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CPS/DCF substance abuse

Discussion in 'Child Abuse, Neglect & Porn' started by Daddyzlildefect, Jul 6, 2020.

  1. Daddyzlildefect

    Daddyzlildefect Law Topic Starter New Member

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    Jurisdiction:
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    DCF was called on me for alcohol use even though I only drink two or three shots twice a week. They also said I was buying prescription medication. I got into a car accident on April 21st and had medication until about June 22nd the worker came June 25th and had me do a urine. I had failed but she didnt believe I had the medication until then, and sent them to my moms. Do I have any chance of getting them back if I have all clean urines from this point out? I agreed to a substance abuse program for alcohol. I do have to add that I will be arrested for a DUI soon.
     
  2. army judge

    army judge Super Moderator

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    Perhaps.
    As a parent victimized by an adverse action of the kiddy agency, you are entitled to be represented by an attorney paid for by the state, if your finances are frayed and fractured.


    Once a petition has been filed at the juvenile court, the child and his or her parents are entitled to legal representation. The court will appoint an attorney for the child when a petition is filed and for parent(s) if they are indigent. In these proceedings, DCF is represented by an Assistant Attorney General (AAG).

    The parents can either admit or contest the allegations, which will determine whether the case will proceed to a trial. By admitting to some or all of the allegations, the case will proceed to disposition without a trial. By contesting some or all of the allegations, there will be a hearing for the court to decide whether the allegations contained in the petition are true. During a contested hearing, all parties will have the opportunity to present witnesses and other evidence in support of their case. DCF will seek to present a wide range of information about the parents’ background, including employment, mental and behavioral health, and criminal history. Also of concern will be the child’s health and educational progress. The court may order evaluations of the parents or the child, and will decide what specific steps the parents must take to improve the situation so that they will be able to appropriately care for the child. Some or all of this information may become part of the court record in a child protection case.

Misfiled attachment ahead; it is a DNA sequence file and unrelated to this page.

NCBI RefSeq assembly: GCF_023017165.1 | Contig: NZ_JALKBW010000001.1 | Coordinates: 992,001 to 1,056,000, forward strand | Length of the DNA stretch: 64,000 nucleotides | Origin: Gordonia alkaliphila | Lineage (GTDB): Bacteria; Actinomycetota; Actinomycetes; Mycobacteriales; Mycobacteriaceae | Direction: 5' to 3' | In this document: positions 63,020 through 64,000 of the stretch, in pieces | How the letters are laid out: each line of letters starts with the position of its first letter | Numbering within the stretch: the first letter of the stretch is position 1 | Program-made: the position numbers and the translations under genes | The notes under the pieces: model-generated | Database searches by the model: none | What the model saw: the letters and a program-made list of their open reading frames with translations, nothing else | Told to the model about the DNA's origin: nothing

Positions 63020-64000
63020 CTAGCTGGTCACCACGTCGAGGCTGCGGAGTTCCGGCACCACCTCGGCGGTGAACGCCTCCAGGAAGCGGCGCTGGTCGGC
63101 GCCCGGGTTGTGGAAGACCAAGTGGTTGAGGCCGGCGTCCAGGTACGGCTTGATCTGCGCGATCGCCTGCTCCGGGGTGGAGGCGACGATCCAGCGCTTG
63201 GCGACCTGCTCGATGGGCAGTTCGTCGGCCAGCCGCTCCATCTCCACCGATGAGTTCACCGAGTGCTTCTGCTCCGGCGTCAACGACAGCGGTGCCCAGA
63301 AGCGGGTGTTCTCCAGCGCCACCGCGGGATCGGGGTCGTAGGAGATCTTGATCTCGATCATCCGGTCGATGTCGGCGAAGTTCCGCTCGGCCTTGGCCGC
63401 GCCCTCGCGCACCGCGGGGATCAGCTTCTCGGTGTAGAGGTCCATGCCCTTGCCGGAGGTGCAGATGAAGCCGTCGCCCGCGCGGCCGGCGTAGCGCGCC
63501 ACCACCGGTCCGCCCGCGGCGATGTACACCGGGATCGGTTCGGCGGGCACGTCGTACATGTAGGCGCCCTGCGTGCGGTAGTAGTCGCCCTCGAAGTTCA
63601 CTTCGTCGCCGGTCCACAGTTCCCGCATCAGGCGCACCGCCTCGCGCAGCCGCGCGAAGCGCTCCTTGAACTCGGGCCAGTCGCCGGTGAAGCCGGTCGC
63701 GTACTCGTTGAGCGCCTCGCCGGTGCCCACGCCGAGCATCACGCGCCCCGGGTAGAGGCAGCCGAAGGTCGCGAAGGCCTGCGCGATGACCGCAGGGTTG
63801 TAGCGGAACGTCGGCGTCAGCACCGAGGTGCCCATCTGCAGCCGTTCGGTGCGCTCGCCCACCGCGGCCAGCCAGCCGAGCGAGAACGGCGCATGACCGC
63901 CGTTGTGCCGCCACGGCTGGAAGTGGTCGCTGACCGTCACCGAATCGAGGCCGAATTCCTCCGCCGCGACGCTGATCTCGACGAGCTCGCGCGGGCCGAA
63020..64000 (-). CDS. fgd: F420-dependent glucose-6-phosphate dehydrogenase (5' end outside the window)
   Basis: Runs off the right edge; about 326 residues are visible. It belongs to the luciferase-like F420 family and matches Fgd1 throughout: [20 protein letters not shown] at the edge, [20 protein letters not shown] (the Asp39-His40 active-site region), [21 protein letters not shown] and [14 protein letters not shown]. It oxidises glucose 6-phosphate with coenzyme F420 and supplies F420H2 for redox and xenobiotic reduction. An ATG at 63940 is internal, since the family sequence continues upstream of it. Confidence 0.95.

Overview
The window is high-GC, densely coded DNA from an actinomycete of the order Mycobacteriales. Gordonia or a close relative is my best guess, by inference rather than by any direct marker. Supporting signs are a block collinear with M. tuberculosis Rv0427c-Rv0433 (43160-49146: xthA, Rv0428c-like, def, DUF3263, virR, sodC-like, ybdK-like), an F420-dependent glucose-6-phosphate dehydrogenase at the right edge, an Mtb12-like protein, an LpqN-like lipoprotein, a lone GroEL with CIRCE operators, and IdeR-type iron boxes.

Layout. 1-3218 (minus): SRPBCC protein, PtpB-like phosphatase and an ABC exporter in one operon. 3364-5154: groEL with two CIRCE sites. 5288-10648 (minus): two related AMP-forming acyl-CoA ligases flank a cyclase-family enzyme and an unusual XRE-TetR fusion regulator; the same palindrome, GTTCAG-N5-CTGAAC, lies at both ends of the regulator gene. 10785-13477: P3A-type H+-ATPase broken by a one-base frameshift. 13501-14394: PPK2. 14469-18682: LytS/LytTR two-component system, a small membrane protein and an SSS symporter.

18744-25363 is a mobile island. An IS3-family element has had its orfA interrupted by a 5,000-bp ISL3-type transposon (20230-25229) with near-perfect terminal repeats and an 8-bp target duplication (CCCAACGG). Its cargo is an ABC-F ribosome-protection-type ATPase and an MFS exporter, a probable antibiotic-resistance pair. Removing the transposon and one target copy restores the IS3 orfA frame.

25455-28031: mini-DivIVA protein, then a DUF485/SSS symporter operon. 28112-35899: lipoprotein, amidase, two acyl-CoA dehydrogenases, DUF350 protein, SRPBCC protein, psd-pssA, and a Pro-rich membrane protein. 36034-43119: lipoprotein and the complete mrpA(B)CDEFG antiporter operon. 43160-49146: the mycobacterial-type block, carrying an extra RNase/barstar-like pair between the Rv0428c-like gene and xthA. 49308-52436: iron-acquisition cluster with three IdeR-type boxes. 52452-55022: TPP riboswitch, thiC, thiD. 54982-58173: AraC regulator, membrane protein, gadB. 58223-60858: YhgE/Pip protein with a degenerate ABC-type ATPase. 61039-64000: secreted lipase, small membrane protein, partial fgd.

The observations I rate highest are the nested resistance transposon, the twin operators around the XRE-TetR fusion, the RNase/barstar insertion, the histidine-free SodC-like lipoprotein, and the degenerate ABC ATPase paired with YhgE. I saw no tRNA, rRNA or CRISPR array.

After all evidence has been heard, a judge will decide whether the child should be "adjudicated" or found to be abused, uncared for, or neglected. If the judge finds the child has not been abused, uncared for, or neglected, the case will be dismissed. If the judge finds the child has been abused, uncared for, or neglected, a dispositional hearing will take place to decide the best option to prevent further abuse or neglect of the child.

    The court may order one the following dispositions:

    Return/Remain with Parent(s): the court has decided that it is in the best interest of the child to be with parent(s).
    Protective Supervision: the child remains in the home with the parent(s) under DCF supervision.
    Transfer of Custody/Guardianship: custody and/or guardianship is transferred to a relative or other person who must be a suitable and worthy caregiver.
    Commitment: the guardianship of the child is removed from the parents and usually given to DCF for a period of time.
    Dismiss: the court dismisses the petition.


    CHILD PROTECTION PROCEEDINGS
     
  3. mightymoose

    mightymoose Moderator

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    You may need to rethink your status regarding alcohol abuse. It is a tough first step to take, but for the sake of your children you may need to take it.
     
  4. zddoodah

    zddoodah Well-Known Member

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    Called on you by whom? And why?

    In the abstract world of all that is hypothetical, virtually anything is possible, and no one here can intelligently rule out anything.

    It is clear that there are relevant facts that you have not shared with us because there is no way that DCF would get involved with a person based on the facts you gave us.
     
  5. leslie82

    leslie82 Well-Known Member